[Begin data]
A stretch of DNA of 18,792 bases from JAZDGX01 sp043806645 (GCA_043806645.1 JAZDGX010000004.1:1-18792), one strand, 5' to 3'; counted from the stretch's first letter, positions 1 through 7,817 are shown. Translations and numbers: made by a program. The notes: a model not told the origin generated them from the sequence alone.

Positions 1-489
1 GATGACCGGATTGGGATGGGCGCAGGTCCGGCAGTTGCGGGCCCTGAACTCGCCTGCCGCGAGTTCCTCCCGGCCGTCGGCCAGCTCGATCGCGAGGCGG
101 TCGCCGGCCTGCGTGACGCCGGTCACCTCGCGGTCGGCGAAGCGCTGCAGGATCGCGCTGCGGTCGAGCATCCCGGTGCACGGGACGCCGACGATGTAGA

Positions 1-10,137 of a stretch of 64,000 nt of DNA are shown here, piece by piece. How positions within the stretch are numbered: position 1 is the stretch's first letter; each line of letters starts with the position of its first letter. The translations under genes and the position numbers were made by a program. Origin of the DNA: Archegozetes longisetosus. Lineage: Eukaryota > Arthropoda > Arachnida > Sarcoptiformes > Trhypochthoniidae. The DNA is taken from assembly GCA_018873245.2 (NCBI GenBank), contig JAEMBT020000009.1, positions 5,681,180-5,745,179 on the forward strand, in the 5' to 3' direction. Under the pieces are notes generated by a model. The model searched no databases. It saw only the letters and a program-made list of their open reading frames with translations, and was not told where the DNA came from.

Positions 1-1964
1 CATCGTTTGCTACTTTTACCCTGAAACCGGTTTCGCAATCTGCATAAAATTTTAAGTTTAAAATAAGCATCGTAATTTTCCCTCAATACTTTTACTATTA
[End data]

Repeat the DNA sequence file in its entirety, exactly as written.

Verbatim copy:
A stretch of DNA of 18,792 bases from JAZDGX01 sp043806645 (GCA_043806645.1 JAZDGX010000004.1:1-18792), one strand, 5' to 3'; counted from the stretch's first letter, positions 1 through 7,817 are shown. Translations and numbers: made by a program. The notes: a model not told the origin generated them from the sequence alone.

Positions 1-489
1 GATGACCGGATTGGGATGGGCGCAGGTCCGGCAGTTGCGGGCCCTGAACTCGCCTGCCGCGAGTTCCTCCCGGCCGTCGGCCAGCTCGATCGCGAGGCGG
101 TCGCCGGCCTGCGTGACGCCGGTCACCTCGCGGTCGGCGAAGCGCTGCAGGATCGCGCTGCGGTCGAGCATCCCGGTGCACGGGACGCCGACGATGTAGA

Positions 1-10,137 of a stretch of 64,000 nt of DNA are shown here, piece by piece. How positions within the stretch are numbered: position 1 is the stretch's first letter; each line of letters starts with the position of its first letter. The translations under genes and the position numbers were made by a program. Origin of the DNA: Archegozetes longisetosus. Lineage: Eukaryota > Arthropoda > Arachnida > Sarcoptiformes > Trhypochthoniidae. The DNA is taken from assembly GCA_018873245.2 (NCBI GenBank), contig JAEMBT020000009.1, positions 5,681,180-5,745,179 on the forward strand, in the 5' to 3' direction. Under the pieces are notes generated by a model. The model searched no databases. It saw only the letters and a program-made list of their open reading frames with translations, and was not told where the DNA came from.

Positions 1-1964
1 CATCGTTTGCTACTTTTACCCTGAAACCGGTTTCGCAATCTGCATAAAATTTTAAGTTTAAAATAAGCATCGTAATTTTCCCTCAATACTTTTACTATTA